YouTube's Solution To Unauthorized Japanese Videos: A Warning Written In Japanese

from the well-that-will-solve-everything dept

Earlier this month, the Japanese Society for Rights of Authors, Composers and Publishers sent a nastygram to YouTube demanding they cease allowing copyrighted materials to be uploaded to their site. This came soon after the same group demanded the removal of approximately 30,000 videos from the site, and was disappointed to find that many were put back on the site some time later. Of course, since YouTube just provides the platform, it's pretty much impossible to completely prevent such uploads. However, YouTube has responded by promising to put up a warning in Japanese about copyright violations and to send a delegation to Japan to meet with JASRAC over these concerns. So far, it seems like JASRAC is satisfied by the response, but at some point they're going to have to realize that there is no real way to prevent the content from being uploaded. Should some sort of magic bullet ever actually show up that YouTube could use to block uploads, the content would simply migrate to sites that just don't care as much about copyright violations. In other words, it's a time-consuming and totally ineffective game of whack-a-mole. One of these days, they'll have to realize that there are ways to benefit from letting people upload shows -- and the whole "problem" goes away.

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  1. identicon
    `Zidane Tribal, 20 Dec 2006 @ 2:37am

    whilst there may be a benefit of sorts, i suspect its more likely a banefit that comes from "fair use" uploading. namely, allowing people to upload individual skits or short-ish segments (like, 5 minutes of a 30 minute show). personally, i fail to see why anyone should be allowed to simply grab an entire show and upload it. i have become a regular watcher of "the today show" after seeing several skits on youtube, but i still watch it on my tv (yes, with adverts), rather than scouring youtube for it.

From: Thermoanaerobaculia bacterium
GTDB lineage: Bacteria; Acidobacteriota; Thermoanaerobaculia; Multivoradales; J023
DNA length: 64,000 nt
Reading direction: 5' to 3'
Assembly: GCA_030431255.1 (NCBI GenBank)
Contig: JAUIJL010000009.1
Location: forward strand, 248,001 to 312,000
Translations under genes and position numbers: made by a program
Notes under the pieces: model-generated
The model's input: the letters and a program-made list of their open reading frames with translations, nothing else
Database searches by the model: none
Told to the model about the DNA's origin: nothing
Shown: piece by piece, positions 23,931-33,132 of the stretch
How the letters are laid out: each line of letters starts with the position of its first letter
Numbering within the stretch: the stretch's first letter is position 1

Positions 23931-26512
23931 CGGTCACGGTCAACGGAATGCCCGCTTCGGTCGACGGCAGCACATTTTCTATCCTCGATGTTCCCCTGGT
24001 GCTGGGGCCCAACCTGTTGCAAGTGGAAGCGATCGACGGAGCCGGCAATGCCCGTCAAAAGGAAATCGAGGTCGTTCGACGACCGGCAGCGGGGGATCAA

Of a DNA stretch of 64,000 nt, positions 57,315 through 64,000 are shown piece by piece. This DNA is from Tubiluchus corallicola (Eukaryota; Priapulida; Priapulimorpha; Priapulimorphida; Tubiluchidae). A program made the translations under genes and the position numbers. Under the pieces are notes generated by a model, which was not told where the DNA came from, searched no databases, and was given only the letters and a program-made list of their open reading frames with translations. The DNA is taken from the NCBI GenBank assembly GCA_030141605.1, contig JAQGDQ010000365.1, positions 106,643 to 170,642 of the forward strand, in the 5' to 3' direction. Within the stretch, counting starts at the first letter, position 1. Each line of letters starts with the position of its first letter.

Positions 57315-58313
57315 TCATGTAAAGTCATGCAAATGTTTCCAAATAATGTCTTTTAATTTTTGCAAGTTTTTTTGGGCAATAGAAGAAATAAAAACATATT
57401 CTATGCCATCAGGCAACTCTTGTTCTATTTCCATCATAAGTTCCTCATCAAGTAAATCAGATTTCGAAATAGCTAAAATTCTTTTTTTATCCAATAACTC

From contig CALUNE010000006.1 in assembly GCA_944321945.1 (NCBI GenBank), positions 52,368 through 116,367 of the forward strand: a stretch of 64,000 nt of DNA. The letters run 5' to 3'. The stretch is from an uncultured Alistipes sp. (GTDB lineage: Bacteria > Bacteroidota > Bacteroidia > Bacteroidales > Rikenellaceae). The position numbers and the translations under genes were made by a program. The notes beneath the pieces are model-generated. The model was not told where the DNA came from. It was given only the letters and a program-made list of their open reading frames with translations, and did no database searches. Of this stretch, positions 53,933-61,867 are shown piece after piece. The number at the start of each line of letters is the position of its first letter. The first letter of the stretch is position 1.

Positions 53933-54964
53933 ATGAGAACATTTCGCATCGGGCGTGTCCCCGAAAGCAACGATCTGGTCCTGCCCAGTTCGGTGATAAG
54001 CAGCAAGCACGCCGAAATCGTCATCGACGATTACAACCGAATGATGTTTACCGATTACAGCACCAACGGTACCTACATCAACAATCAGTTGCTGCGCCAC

and before anyone calls me a troll, i do agree with sharing media, but i also agree with fair use principles (i.e. i can buy a cd, convert it to mp3 to play on my iriver, lend it to a freind etc, but i shouldnt then upload it to a hundred people on the internet).

    reply to this | link to this | view in thread ]

  2. identicon
    Mike F.M, 20 Dec 2006 @ 3:05am

    I don't agree

    Personally, I don't agree that watching a TV show on-line necessarily motivates people to watch the same program on TV. If you can get the content whenever you want without adverts interrupting your viewing, (Although there are a few amusing ones around at the minute), then why would you watch it at a scheduled time?

    The only reasons I can think of are if you can't find the full episode on-line or if you happen to catch it on TV.

    I do watch some TV, but mostly I download TV content as I am never in when a program I want to watch is on.

    reply to this | link to this | view in thread ]

  3. identicon
    Dr. A, 20 Dec 2006 @ 3:26am

    This is very similar to the begining of times when all performance was live.

    Can you imagine their shock when recording/replay was first invented so that anyone can hear/watch them at any time, anywhere ?

    Well.. they still didn't wake up from it!

    reply to this | link to this | view in thread ]

  4. identicon
    Anonymous Coward, 20 Dec 2006 @ 5:17am

    i never saw the show scrubs until someone showed me episodes they had downloaded. it caused me to watch it when it aired. if you enjoy the show enough, you'll look forward to it enough that you'll put up with the commercials just so you can see it asap. D/Ling only became a backup way for me to watch a show if i missed it.

    reply to this | link to this | view in thread ]

  5. identicon
    Going Japanese, 20 Dec 2006 @ 5:19am

    Not So Neat

    Here's the problem with the 'sample, then watch on TV with adverts' argument. If you're in the US, that's impossible.